“So whether it’s somebody in the community with an idea or a problem—whether it’s students that want to accomplish something new—whether it’s mentors from the community coming here to help the next generation of learners—whether it’s subject matter experts helping a non-profit grow—we want IN2 to inspire students and community to go on and be entrepreneurs and develop their ideas.

“Our goal at IN2 is to blend in with IMSA and be that resource for students and community beyond the classroom. That’s what this is all about.”

Student Entrepreneur

Inquiry

“I think one of our signature programs is our STUDENT INQUIRY AND RESEARCH program or SIR. That really distinguishes us because we don’t have class on ‘I-DAYS.’ Those are inquiry days—that happens most every Wednesday. Traditional class shuts down. We have class Monday, Tuesday, Thursday, and Friday.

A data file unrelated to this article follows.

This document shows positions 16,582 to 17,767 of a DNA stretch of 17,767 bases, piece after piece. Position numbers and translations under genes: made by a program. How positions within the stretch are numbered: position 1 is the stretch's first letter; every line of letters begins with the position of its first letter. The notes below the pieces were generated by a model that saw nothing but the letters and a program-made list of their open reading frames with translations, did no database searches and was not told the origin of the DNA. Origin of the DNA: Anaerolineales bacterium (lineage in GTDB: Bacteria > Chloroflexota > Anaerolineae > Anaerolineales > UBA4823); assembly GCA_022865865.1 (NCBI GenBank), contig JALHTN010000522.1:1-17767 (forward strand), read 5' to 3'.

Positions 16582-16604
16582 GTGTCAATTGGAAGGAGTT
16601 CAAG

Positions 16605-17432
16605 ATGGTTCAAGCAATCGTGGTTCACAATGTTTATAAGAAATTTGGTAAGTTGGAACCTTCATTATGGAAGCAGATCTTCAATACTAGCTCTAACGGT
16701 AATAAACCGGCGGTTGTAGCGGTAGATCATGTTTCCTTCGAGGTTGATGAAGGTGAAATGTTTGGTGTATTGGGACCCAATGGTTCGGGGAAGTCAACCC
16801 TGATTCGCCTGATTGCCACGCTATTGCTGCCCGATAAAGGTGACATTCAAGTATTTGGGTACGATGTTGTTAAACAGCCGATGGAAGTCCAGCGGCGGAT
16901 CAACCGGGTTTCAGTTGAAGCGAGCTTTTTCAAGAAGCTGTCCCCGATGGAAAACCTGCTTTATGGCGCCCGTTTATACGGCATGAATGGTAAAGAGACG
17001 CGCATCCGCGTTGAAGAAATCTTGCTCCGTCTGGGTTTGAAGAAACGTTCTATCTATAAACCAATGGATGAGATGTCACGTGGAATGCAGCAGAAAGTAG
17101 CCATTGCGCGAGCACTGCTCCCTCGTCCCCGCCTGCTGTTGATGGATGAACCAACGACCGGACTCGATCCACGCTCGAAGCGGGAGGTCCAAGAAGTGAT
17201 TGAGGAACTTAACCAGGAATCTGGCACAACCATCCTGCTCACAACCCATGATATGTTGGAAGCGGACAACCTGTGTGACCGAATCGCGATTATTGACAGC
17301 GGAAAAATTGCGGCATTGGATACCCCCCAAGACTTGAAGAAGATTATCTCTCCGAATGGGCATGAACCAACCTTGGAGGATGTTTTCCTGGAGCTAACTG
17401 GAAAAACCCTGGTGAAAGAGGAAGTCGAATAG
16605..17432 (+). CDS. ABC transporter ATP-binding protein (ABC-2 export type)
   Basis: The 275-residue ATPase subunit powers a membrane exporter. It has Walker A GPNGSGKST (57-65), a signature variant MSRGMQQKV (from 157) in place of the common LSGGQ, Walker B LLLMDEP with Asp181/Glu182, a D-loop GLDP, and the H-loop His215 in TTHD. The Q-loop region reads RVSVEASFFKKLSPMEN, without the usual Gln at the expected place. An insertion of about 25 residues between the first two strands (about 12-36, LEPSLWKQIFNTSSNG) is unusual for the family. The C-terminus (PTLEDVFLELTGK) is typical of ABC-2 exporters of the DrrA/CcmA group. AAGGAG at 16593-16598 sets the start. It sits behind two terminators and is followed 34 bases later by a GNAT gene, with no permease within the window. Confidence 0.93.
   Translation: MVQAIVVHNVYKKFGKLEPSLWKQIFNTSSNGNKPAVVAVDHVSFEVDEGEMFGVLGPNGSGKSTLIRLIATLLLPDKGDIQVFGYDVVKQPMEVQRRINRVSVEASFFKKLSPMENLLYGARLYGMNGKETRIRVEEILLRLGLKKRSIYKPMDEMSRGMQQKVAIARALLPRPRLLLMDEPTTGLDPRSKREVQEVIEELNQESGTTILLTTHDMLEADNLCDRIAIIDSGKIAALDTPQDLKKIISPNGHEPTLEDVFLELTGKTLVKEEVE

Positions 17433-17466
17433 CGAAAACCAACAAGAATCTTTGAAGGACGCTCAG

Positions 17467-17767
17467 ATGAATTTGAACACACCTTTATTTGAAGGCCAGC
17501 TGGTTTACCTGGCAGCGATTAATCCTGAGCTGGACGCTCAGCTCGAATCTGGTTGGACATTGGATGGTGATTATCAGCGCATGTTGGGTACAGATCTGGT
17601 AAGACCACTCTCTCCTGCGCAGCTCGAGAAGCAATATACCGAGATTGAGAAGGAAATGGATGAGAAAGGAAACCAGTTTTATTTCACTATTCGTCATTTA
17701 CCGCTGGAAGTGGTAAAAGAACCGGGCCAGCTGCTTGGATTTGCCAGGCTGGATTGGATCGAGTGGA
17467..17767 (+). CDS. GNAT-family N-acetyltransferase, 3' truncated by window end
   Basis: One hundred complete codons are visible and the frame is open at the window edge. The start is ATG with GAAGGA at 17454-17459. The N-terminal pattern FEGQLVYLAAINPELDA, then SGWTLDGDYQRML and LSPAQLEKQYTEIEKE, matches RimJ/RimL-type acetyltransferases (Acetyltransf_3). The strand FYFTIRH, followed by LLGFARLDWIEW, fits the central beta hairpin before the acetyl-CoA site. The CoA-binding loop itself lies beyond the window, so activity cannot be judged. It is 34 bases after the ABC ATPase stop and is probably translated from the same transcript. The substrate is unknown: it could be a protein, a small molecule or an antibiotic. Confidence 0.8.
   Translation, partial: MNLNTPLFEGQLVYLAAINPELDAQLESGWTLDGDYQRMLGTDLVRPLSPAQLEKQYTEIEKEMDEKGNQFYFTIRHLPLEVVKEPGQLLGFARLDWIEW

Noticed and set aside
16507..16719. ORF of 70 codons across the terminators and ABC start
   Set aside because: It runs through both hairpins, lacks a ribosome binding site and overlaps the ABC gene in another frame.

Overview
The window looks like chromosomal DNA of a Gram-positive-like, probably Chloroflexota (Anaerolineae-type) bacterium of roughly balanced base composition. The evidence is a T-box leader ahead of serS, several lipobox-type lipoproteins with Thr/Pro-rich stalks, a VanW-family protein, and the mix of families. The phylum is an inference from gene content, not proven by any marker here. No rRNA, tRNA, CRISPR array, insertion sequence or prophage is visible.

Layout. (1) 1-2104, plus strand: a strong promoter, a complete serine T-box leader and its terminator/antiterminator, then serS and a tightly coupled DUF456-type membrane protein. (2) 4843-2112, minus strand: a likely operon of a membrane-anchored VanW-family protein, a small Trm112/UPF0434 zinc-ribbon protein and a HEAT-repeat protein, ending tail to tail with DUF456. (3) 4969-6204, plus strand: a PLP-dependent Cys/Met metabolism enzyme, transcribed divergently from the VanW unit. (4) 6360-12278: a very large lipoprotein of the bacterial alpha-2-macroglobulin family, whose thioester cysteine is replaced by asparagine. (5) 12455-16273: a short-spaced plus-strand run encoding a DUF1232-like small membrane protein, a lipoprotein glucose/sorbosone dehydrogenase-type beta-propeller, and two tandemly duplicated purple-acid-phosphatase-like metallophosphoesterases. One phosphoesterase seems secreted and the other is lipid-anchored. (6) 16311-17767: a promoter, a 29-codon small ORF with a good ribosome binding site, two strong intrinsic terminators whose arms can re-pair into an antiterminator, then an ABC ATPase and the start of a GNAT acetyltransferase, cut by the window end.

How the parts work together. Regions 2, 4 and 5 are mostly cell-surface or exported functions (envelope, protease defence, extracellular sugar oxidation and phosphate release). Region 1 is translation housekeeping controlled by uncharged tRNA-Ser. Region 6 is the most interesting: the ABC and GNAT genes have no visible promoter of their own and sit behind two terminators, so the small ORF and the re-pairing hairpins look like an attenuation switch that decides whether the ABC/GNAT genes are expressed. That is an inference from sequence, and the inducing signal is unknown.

“‘I-DAYS are meant for independent exploration—inquiry or research. On ‘I-DAYS, student go down to 1871 and other locations to intern for startups. Now, with the new IN2 facility, our students can work with entrepreneurs right here as well. Either way, through the SIR program, they’re doing research with mentors and business teams.”

Sue Fricano & Tami Armstrong

[I’m joined by Sue Fricano—IN2 site coordinator, Tami Armstrong—Director of Public Affairs]

Sue – “MONDAY NIGHT LIVE is an event put on by Dr. Carl Heine each week. He brings in speakers and he develops programs for entrepreneurs.

Carl Heine

“He puts external students on his TALENT board—entrepreneurial students coming in to learn the different stages of building a business and different skills used in building businesses.”